2020 can't end soon enough.

After the COVID-19 pandemic robbed most of us of a normal year, especially when it came to travel, a lot of people are looking ahead to next year, with the hopes of getting out and seeing the sights again.

If you are hoping to visit one or more of the over 400 national parks, monuments, historical sites, seashores, trails, rivers, lakes and other public lands managed by the National Park Service, you've got a chance to save your family some money.

The federal angency has unveiled it 'Fee-Free Days' for 2021. Those are the dates when anyone can visit any of the NPS-run areas across 36 states and pay no admission fees.

In 2021, the six fee-free dates are:

  • January 18: Martin Luther King Jr.'s Birthday
  • April 17: First day of National Park Week
  • August 4: One-year anniversary of the Great American Outdoors Act
  • August 25: National Park Service’s 105th Birthday
  • September 25: National Public Lands Day
  • November 11: Veterans Day

In South Dakota, there are seven National Park Service managed facilities:

Only Badlands National Park ($30 per vehicle) and Jewel Cave National Monument ($12 per person) charge admission fees. It is free to enter the state's five other NPS properties, although cave tours at Wind Cave National Park and parking at Mount Rushmore National Monument are extra.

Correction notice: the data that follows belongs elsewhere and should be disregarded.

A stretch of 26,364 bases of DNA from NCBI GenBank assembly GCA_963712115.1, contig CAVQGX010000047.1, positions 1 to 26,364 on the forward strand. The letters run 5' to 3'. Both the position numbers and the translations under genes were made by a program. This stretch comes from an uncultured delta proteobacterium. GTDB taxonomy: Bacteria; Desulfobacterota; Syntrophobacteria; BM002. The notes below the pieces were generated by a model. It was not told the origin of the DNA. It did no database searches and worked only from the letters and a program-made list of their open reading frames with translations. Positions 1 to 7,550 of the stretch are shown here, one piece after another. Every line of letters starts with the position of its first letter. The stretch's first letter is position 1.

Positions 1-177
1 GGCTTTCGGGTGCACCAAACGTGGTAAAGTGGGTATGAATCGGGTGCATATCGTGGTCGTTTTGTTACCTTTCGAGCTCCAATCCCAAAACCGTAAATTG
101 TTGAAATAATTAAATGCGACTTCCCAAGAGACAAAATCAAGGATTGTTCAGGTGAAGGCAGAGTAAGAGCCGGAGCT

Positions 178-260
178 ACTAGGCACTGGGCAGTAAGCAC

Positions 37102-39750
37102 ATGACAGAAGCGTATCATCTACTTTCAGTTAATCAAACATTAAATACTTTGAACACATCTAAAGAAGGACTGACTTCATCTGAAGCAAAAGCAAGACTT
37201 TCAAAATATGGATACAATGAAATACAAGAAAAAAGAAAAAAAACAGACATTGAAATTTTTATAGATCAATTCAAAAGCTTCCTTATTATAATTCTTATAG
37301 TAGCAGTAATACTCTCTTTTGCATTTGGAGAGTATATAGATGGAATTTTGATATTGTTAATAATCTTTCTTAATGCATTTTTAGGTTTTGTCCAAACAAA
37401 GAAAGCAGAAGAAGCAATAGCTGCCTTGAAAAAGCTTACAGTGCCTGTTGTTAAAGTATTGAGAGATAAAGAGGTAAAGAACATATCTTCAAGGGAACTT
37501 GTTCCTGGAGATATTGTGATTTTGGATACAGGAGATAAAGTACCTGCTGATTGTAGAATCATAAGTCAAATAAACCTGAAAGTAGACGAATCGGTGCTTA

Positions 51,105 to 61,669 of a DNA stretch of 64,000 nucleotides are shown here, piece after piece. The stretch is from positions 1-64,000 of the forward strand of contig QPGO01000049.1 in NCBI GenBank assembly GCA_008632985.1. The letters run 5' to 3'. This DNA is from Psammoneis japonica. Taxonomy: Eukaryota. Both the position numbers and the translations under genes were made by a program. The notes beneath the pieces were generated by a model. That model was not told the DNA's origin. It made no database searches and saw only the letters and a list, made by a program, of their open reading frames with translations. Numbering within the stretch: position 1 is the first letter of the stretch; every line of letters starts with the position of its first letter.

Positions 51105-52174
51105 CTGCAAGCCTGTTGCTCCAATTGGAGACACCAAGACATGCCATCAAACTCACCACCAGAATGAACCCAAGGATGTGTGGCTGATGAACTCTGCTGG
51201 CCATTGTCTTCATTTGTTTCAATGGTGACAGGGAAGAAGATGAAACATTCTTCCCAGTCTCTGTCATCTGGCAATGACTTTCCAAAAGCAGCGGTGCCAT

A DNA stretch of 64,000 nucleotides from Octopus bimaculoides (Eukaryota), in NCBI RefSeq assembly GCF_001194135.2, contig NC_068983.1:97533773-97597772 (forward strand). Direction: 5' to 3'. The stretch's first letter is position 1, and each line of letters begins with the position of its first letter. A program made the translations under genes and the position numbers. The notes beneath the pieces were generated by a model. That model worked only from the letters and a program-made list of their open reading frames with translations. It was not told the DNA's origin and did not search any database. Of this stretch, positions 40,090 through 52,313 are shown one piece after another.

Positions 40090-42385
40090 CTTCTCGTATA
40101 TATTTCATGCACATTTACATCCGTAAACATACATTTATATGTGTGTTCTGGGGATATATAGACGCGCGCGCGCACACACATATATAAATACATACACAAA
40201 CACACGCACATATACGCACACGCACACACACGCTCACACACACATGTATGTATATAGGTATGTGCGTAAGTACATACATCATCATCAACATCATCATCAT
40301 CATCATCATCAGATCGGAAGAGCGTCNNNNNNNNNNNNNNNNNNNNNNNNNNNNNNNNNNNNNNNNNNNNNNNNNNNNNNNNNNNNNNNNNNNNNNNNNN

Enter your number to get our free mobile app

MORE CHRISTMAS SONGS IN TOP TEN

A pair of legendary Christmas songs have actually made it all the way to the top of the chart.

The first time was in the Hot 100's first year when The Chipmunk Song (Christmas Don't Be Late) by Alvin and the Chipmunks and David Seville went to number-one for the final two weeks of the year and the first two weeks of 1959.

The song also won three Grammys in 1958.

It would be another 60 years before a Christmas song would reign supreme on the Billboard Hot 100.

That happened at the end of 2019 when Mariah Carey's All I Want For Christmas Is You would top the chart for the final two weeks of the year and the first week of 2020. It re-emerged at number-one just this week (December 19).

Not bad for a song that was first released in 1994.